Lara Croft 'birthplace' gets blue plaque
Virtual Tomb Raider star to receive a commemoration on a block of flats built on the site of the creator's old office.
Cyber-babe Lara Croft has had many accolades so far--she's been on the cover of The Face, nominated as one of the top 20 most influential figures of the 20th century by TIME magazine--and now the Tomb Raider heroine will be getting her own blue plaque on a building.
A blue plaque is a permanent sign installed in the UK on buildings or public places to commemorate a link between the location and a famous person or event. Others already commemorated include Mozart, Virginia Woolf, and Jimi Hendrix. However, Lara Croft will not be the first fictional character to be engraved on a blue plaque--detective Sherlock Holmes also has one on his "221B Baker Street" address in London.
The site of the former Core Design offices in Ashbourne Road, Derby, is soon to be the site of a new block of flats developed by Radleigh Homes. The housing developers are going to be putting up a blue plaque on the wall to let visitors know that Lara was "born" there.
Radleigh Homes senior sales manager Paul Walters commented, "We were aware of the history of the building, but it was actually a local resident who wrote to the local paper and suggested it. We're really keen on the idea to mark Lara's 'birthplace.'" He added that the building's likely completion date is the middle of 2008, and as soon as work is finished the plaque will be placed on the building's exterior.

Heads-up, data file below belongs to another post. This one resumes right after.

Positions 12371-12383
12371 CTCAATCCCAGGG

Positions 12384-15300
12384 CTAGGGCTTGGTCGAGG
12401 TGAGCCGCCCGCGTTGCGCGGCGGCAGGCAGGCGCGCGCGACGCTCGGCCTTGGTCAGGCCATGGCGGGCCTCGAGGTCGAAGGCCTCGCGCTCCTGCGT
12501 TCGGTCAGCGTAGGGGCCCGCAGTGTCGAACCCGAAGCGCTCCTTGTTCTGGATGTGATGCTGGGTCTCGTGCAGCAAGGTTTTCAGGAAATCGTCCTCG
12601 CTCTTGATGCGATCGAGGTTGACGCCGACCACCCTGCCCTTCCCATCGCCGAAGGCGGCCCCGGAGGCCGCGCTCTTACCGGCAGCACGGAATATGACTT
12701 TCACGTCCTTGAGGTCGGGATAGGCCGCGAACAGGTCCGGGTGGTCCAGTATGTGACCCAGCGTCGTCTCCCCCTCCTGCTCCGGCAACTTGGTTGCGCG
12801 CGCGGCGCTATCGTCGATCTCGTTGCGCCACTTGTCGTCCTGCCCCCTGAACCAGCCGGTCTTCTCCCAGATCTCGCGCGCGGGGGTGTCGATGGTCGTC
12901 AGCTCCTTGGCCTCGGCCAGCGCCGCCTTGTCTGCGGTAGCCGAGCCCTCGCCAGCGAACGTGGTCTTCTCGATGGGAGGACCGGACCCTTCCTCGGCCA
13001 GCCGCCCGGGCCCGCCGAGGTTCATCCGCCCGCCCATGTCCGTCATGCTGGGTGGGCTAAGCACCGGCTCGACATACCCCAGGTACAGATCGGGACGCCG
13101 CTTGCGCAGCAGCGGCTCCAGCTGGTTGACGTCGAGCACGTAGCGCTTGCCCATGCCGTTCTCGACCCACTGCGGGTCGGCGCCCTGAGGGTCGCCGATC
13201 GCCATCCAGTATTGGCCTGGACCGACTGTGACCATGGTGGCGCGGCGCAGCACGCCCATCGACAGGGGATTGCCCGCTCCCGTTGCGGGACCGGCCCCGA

Core Design was founded in 1988 and was acquired by Eidos Interactive in 1996. The development team created the Lara Croft character for the first Tomb Raider game, released on the PlayStation and PC in 1996. A number of sequels followed, including Tomb Raider II and III. Tomb Raider: The Angel of Darkness was the last Lara title which Core Design worked on, as Eidos then handed over the development of the series to Crystal Dynamics.
The reasoning behind this, according to Eidos' product acquisition developer, Ian Livingstone, was to freshen things up. "I think a lot of the team at Core Design were exhausted and they were struggling with the [PlayStation 2] tools." In 2006, Core Design was sold to Oxford-based development studio Rebellion, which took over the material assets and management of former Core staff. Core moved from the Ashbourne Road offices in 2000.
The products discussed here were independently chosen by our editors. GameSpot may get a share of the revenue if you buy anything featured on our site.
Got a news tip or want to contact us directly? Email firstname.lastname@example.org